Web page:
The Dual Role of ABC Transporters in Drug Metabolism and Resistance to Chemotherapy

Research output: Contribution in Book/Catalog/Report/Conference proceedingChapter (peer-reviewed)peer-review


For many drugs, the liver is the major site of metabolism. Uptake transporters from the solute carrier superfamily, cytochrome P450 enzymes, and efflux transporters from the adenosine triphosphate (ATP) binding cassette (ABC) transporters play major roles in systemic pharmacokinetics and drug-drug interactions. Solute carriers may facilitate drug passage from blood to the liver for further processing by metabolizing enzymes and efflux transporters. This chapter reviews the dual role of ABC transporters in drug metabolism and cancer multidrug resistance. It highlights the critical role of polymorphisms in treatment success. ABC transporter encoding genes are widely dispersed in the genome and show a high degree of sequence identity among eukaryotes. They translocate a wide range of substrates across cell or organelle membranes using the energy from ATP hydrolysis. The survival benefit of systemic chemotherapy in the treatment of liver cancer is only marginal at best.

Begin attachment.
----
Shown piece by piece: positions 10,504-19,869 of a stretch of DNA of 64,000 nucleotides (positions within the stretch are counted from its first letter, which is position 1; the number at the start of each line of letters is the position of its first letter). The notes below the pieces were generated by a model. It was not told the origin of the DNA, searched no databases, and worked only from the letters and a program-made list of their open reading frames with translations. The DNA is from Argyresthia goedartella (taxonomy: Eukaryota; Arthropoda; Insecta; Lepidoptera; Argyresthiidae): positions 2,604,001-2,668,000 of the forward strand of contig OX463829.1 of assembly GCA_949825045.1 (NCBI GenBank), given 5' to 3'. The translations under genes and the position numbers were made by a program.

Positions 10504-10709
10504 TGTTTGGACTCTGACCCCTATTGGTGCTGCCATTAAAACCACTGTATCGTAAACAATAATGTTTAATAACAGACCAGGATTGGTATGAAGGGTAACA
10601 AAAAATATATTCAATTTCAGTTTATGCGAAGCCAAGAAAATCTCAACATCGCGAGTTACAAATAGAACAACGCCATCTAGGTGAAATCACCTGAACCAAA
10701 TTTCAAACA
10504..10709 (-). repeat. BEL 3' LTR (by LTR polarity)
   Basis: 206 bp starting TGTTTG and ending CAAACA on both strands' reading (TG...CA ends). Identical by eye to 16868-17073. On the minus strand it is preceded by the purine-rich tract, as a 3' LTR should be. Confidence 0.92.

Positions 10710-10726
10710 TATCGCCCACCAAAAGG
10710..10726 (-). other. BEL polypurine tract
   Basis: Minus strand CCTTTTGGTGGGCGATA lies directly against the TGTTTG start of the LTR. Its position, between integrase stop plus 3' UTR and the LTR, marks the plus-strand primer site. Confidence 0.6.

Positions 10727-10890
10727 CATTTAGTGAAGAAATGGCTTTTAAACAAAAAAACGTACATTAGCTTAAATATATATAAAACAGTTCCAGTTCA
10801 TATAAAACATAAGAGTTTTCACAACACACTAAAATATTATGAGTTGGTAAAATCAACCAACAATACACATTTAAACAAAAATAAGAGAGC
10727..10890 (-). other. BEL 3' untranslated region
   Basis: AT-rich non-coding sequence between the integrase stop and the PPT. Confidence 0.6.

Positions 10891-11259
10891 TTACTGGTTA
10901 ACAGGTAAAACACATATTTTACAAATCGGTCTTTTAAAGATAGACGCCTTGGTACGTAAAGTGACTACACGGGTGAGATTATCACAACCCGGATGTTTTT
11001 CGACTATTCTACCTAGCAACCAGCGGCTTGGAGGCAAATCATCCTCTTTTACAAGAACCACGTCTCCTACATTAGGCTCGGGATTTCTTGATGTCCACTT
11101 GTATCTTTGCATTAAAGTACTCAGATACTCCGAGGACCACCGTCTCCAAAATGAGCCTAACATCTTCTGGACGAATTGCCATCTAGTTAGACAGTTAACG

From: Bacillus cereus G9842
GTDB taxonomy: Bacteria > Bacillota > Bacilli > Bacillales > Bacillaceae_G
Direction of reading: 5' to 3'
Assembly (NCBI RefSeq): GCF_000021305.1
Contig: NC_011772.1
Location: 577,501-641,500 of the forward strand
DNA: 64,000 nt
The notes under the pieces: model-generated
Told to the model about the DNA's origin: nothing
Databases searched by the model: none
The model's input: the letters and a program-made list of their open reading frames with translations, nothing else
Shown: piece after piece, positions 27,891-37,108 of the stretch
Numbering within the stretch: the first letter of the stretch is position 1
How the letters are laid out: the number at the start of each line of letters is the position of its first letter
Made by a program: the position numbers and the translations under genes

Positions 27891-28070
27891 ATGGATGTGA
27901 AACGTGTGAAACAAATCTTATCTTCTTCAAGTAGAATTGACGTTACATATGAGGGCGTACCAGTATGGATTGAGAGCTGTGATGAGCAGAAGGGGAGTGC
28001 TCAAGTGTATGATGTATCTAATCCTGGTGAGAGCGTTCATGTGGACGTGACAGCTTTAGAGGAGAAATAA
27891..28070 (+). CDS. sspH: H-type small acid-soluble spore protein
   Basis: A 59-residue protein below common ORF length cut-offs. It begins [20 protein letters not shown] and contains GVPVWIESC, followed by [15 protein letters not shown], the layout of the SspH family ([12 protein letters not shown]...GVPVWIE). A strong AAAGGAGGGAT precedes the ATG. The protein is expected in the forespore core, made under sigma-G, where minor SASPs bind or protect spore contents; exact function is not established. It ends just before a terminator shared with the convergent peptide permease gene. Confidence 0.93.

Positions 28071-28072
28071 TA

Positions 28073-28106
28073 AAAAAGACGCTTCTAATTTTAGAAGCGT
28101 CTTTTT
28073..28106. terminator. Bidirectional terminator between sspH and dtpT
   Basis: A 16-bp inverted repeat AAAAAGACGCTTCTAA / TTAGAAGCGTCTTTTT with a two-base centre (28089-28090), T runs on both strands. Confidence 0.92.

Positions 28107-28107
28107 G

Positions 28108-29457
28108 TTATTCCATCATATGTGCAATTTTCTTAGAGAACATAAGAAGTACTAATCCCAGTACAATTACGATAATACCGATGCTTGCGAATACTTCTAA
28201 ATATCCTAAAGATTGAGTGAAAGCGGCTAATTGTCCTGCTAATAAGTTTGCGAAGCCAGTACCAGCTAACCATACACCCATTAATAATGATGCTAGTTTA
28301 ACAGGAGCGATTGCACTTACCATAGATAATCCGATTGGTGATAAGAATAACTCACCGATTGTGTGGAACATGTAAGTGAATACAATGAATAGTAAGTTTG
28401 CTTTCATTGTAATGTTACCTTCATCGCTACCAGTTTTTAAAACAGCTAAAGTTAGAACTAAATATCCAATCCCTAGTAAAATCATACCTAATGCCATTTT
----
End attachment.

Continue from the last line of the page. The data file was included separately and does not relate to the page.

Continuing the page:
Original languageEnglish
Title of host publicationThe Liver
Subtitle of host publicationBiology and Pathobiology
PublisherJohn Wiley & Sons, Ltd
Number of pages8
ISBN (Electronic)9781119436812
ISBN (Print)9781119436829
Publication statusPublished - 24 Jan 2020


  • Adenosine triphosphate-binding cassette
  • Drug metabolism
  • Drug-drug interactions
  • Multidrug resistance
  • Solute carrier
  • Systemic chemotherapy


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